To celebrate and promote the premiere of Dora's Christmas Carol, Nickelodeon has invited Twitter Moms to share some of their favorite holiday activities and traditions they share with their kids.
When it comes to the holidays, I'm just a big old sentimental softie. I bet y'all wouldn't have guessed the obvious, huh?
I love traditions and I love making new traditions with my husband and sons. I want to create happy holiday memories that the boys will carry into their adult lives. And I hope, someday, they'll share some of these same activities with the kids.
The first and most obvious tradition I share with my boys is decorating the house for Christmas. Growing up, my family always put the tree up the day after Thanksgiving and this is a tradition I strive to continue, although there have been a couple of years (like when I was pregnant with my second son), that it hasn't happened until later. I put on Christmas music and pull all the decorations down from the attic. I start outdoors with wreaths on the door and windows and garland around the door, a few lights here and there. Then we move inside where we have two trees. The one in our living room is a more formal tree with white lights and fancy decorations, but the second one is all about family! It stands in the corner of our kitchen near our kitchen table and has brightly colored lights and all the decorations the kids have made plus all of our special decorations that we have been given over the years by the grandparents. Part of this tradition is that each year I take the kids to pick out a new decorations for themselves and one for me and my husband. So far we have lots of Sesame Street and Star Wars ornaments for the boys and lots of guitars and musical notes for my husband while I get Santas because I love Santa.
Another way we celebrate the season is a tradition that started when my oldest was in preschool that we participate in through the school. The year he was three, as I was about to give birth to his baby brother around Christmas, this tradition took on new meaning for me. The preschool, which is part of an Episcopal church collects and organizes bundles of new baby items like diapers, blankets, bottles, layette, socks, pacifiers, etc., and puts them into what they call Baby Jesus Baskets. The baskets are then blessed by the priest at the church and taken to Atlanta's public hospital and given to new mothers and their babies who are in need of the items. I love doing this each year, but as I said, having my own December baby and imagining what it would be like not to have the resources to give him the basic necessities has made this tradition even more special to me.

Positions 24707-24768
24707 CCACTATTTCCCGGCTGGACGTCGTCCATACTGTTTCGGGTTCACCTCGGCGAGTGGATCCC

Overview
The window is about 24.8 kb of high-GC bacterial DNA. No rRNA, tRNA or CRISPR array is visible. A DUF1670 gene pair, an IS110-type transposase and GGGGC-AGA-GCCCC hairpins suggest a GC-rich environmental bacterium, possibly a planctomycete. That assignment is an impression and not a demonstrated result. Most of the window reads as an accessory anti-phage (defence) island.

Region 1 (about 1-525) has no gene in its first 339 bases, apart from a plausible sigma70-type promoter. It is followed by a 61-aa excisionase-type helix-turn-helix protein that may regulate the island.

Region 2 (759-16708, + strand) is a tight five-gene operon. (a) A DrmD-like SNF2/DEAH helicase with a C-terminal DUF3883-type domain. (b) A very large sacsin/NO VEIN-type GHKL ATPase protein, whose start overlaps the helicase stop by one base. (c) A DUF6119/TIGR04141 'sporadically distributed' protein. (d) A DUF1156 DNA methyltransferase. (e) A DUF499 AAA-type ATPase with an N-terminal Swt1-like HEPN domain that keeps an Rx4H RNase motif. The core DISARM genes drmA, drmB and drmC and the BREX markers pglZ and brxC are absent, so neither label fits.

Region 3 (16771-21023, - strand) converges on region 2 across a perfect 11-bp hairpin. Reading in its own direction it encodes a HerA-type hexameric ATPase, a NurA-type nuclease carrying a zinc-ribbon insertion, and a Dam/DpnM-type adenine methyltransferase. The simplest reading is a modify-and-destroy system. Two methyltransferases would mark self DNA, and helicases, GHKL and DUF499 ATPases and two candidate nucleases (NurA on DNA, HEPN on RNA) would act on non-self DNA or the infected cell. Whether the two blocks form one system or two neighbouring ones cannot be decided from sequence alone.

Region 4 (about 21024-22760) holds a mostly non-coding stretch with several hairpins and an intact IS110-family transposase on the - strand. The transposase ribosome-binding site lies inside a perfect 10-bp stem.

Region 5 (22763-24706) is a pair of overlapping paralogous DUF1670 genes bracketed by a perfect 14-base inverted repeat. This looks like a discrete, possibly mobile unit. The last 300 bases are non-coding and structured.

Baby Jesus Baskets may not be as much fun for the kids as it is for me, but I hope they learn to give from their hearts, expecting nothing in return through that act.
Something that is more fun for them, and maybe the thing they love most other than Santa, is watching all the holiday movies and tv shows together. From It's a Wonderful Life to How the Grinch Stole Christmas we are a family that devours Christmas media. Our schedules are busy and since we also have a lot of basketball to watch at this time of year, we often Tivo the shows so we can watch them later, but we love sitting down and laughing or crying together as we bond over the perils, pratfalls, and precious moments holiday TV.
While my fantasies of spending a day in the kitchen baking 10 different kinds of Christmas cookies with my daughter may never come to fruition since I don't have a daughter and the boys seem to have no inclination toward the culinary arts so far, I am planning to introduce a new tradition this year that is tangentially related to baking: the gingerbread house. I figure the building aspect of the project will appeal to my little Lego lovers and give me a chance to play around with icing. Since I hate gingerbread I won't be baking it myself. We'll just buy a kit, but I think it will be a fun way to spend a day off from school in the week or so before Christmas and hopefully be a fun thing we can do year after year.
Our biggest and most meaningful tradition, the one that I think they will carry over with them in the most significant way, is spending Christmas Eve with Grandma, or MeMe, as she is known in our family. We spend the day at her house with all the cousins running around playing. There are usually Mimosas for the ladies and bourbon for the gentlemen. The kids create chaos but seem to love being with one another. At least until someone has a meltdown.
We eat a traditional Christmas dinner then we all go to Mass together at the church my husband and his brothers grew up in. There are so many of us now, we can take up almost two pews. We always sit in the same place if we get there in time and enjoy the beauty and solemnity of the Christmas Eve mass. I always cry when I feel the weight and beauty of the moment and am reminded why we celebrate Christmas. I look at our family, big and imperfect, and I am able to forgive slights and see only what I love about these people and feel thankful that we are all together for that moment.
After Mass, we head back to my mother-in-law's where we have dessert and the kids open their presents from MeMe. Then we bundle everyone into the car and head back home to snuggle in bed and wait for Santa's arrival.